Ballad of the Vagabond

A foreign wind from over the dry hills and dunes swept across the Mediterranean beach, creating a small whirlwind of sand. The sun rested in the clear sky and was captured within shattered reflections amid the ripples in the ocean, like a sea of emeralds with molten cores. The gems heaved forward in droves and either shattered into mist as they collided with the jagged reef and scattered fragments of a wooden raft with a Portuguese stamp, or ascended the shore until exhaustion overtook them and they returned home. Crabs of red and blue were in sparse clusters, scavenging the old turtle nests. Above the sandy beach and water were birds that spoke to one another in a language long forgotten by the beach, weaving between the palm trees, uniform in height and foliage. Oleander shrubs and tails of lavender cotton shuffled to avoid the peeling leather boots, tightly attached to their legs with a plethora of straps, strings, and buckles. The sand hugged the first step of the wanderer with a warm and quiet embrace as he entered the beach. The forest was behind him. He looked towards the sun to the east, the golden orb’s beckon capturing him in a trance.


He had wanted to travel since he was a boy. When his mother, Celia, held his hand at the market, he was often caught staring at the sun, a wide smile stretched across his face. The streets of Portugal were hyperactive in the clamor of commerce, the spirit of adventure and conquest salient throughout the kingdom. His father, Sebastian, was a Spanish sailor who met Celia during a voyage to Portugal. The boy enjoyed happy days with his parents, smiling over bowls of soup as Sebastian told stories of the seas and beyond. When Sebastian had departed for an expedition and been absent for over two years, he and Celia agreed his father would not return. He sought to provide for his mother in any way he could. Within a year, he was a respected worker, having worked under a local carpenter and blacksmith. Though his crafts were appreciated both socially and financially, it was widely known that he had a desire for adventure.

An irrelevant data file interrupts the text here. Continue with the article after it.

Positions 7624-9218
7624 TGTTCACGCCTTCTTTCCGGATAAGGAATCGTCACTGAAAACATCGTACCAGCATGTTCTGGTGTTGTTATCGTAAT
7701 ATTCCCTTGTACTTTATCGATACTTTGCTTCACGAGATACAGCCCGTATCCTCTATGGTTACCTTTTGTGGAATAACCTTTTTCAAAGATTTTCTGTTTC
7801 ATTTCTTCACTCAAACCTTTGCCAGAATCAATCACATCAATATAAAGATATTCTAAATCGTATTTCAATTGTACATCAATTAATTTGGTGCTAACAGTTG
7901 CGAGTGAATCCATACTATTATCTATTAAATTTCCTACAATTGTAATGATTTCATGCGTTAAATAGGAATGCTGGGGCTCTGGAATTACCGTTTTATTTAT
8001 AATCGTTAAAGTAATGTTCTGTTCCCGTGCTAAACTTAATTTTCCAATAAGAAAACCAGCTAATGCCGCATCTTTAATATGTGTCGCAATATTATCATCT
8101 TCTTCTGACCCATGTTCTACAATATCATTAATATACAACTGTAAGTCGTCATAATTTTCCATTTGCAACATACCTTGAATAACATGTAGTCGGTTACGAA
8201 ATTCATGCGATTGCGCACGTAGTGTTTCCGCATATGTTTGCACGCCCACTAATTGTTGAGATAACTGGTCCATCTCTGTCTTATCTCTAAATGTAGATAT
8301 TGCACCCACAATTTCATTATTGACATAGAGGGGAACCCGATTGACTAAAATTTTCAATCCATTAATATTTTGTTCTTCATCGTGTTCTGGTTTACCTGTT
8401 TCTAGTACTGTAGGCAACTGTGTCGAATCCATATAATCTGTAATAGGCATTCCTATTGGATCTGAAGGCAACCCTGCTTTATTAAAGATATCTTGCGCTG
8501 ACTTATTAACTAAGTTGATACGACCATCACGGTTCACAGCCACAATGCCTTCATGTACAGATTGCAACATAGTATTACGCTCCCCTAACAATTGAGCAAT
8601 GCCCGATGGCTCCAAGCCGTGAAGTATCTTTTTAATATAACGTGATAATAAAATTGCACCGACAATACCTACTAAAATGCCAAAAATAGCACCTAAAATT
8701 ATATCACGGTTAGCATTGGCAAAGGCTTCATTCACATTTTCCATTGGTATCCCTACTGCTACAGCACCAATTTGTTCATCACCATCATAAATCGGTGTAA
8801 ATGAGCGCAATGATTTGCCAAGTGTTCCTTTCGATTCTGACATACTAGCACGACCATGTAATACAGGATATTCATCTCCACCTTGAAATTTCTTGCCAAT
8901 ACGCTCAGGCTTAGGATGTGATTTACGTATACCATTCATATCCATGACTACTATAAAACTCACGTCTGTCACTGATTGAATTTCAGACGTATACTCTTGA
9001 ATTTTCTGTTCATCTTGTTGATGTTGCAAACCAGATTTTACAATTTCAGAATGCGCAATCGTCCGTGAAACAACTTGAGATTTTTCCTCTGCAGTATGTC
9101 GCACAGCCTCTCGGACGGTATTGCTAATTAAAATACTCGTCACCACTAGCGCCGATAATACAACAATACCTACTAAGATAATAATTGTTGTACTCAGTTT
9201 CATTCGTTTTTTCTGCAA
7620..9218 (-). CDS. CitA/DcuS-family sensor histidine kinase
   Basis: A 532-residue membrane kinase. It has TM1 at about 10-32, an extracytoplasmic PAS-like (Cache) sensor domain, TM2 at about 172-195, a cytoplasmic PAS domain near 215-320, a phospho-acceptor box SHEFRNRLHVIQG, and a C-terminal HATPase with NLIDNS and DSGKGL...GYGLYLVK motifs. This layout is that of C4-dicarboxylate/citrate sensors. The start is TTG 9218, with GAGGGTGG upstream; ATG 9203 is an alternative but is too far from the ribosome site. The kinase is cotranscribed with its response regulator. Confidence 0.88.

The sky was clear the day his mother died of sickness, his long unkempt black hair a stark contrast against the blue canvas sky in the sea’s reflection. Standing at the wooden pier as the salty air came to a standstill, he looked towards a merchant ship nearby. Its hull was clean, having been cleared of barnacles and rot from the salty sea. He stowed himself aboard and never looked back, taking with him only his father’s carving knife and the clothes he was wearing.